Drug Delivery Summit Report 
Posted by Carlos on Dec 05, 2011

Lacerta Bio was privileged to give a short talk at the first (and hopefully annual) Drug Delivery Summit in London late last month. While lightly attended, the two-day conference brought several important points to light.

First, drug delivery is truly alive and well. Several speakers from multinational pharmaceutical companies illustrated how formulation innovation can be used to advance NCEs, such as siRNA. Even more established delivery techniques, such as peptide and protein controlled release via PEGylation, can be improved upon in order to yield safety and efficacy benefits. In fact, siRNA is a good example of a class of molecules which could yield tremendous clinical benefits if and when their delivery issues are sorted out.

Second, established methods of formulation screening and assessment may be poor proxies for physiologic realities. For example, standard dissolution methods, such as tablet disintegration and dissolution, do not reflect the dynamic nature of the gastrointestinal tract. Further, various disease states, such as AIDS, can impact GI tract homeostasis, which in turn can cause differences in drug absorption and pharmacokinetics. What this clearly reminds us is that drug formulation, no matter how routine it may seem, will always run into unique situations which may require creating unique drug delivery formulation and/or testing solutions to resolve.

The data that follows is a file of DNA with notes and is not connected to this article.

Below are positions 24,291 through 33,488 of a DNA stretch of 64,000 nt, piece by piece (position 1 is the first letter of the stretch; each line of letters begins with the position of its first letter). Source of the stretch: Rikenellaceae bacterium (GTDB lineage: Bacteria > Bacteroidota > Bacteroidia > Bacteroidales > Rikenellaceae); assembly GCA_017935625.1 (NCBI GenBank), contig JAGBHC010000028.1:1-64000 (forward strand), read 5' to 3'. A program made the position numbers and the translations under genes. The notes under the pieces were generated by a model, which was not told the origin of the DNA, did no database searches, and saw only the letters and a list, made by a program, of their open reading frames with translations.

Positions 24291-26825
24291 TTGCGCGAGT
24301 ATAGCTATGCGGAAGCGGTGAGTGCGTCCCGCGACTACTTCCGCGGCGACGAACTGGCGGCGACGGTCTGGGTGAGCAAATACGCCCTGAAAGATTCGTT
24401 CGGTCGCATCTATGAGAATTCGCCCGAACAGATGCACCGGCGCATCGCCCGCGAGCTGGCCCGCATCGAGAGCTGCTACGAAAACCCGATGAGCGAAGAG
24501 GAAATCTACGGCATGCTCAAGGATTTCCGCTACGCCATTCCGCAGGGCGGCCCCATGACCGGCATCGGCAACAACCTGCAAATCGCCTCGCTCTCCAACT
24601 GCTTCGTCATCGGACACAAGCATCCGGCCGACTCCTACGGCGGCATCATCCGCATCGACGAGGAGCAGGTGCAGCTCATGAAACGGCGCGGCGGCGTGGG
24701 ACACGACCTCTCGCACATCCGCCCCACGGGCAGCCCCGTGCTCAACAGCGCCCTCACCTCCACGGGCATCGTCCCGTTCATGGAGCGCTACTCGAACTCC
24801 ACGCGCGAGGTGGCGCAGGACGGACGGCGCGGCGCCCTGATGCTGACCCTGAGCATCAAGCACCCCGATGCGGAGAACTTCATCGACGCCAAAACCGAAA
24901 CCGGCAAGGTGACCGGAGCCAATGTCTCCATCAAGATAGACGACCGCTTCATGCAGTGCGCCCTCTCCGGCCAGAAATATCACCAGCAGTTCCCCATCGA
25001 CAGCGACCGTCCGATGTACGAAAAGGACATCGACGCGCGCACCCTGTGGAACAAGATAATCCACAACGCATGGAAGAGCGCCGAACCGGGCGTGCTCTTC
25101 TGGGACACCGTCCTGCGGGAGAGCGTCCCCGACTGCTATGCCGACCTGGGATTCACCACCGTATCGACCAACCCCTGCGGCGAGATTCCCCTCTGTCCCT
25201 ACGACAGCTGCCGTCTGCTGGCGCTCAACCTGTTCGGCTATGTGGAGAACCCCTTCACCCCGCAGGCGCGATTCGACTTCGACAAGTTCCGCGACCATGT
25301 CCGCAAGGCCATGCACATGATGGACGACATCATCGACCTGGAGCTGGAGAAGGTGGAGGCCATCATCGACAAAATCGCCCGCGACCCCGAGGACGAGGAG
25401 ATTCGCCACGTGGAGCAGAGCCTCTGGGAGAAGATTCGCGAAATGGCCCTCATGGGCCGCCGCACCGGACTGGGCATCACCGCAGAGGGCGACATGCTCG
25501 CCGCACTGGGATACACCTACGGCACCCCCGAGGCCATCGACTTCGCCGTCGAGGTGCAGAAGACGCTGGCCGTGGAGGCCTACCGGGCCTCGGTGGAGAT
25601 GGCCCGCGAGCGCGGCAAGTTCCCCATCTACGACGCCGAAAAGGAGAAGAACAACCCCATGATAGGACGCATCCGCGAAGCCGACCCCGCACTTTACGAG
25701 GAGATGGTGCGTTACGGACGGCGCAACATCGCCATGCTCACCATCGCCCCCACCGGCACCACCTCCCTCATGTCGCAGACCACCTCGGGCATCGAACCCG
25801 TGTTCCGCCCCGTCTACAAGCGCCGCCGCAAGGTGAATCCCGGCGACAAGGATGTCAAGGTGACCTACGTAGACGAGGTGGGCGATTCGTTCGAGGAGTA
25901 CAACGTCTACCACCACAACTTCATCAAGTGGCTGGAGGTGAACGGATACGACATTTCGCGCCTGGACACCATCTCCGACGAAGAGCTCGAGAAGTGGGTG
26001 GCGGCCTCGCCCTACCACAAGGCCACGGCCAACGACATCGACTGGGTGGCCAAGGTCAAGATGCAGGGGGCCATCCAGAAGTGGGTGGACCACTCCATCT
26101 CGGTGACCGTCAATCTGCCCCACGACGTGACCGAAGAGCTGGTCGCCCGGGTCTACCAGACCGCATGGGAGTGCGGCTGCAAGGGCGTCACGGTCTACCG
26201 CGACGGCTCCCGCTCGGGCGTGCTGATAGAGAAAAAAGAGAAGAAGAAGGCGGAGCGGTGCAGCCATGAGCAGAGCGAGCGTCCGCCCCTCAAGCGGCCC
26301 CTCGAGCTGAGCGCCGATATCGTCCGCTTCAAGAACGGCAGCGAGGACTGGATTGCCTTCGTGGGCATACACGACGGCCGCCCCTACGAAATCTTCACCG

Third, talks on colonic and inhalation drug delivery illustrated how important these can be in order to deliver local and systemic therapeutic benefits. For example, it was suggested that inhalation may be a viable route for the systemic delivery of siRNA, a topic which is frequently discussed in the literature.

Overall, we left the conference with the impression that pharmaceutical companies continue to be actively involved in drug delivery, especially with complex molecules such as siRNA, where formulation and delivery remain a challenge. We were also impressed by the level of applied drug delivery research being conducted both in academia and multinational pharmaceutical companies. As these pharmaceutical companies continue to run into formulation and delivery problems with siRNA or other complex molecules, drug delivery companies with robust technologies that can solve these problems will be well positioned to capitalize on these development opportunities.

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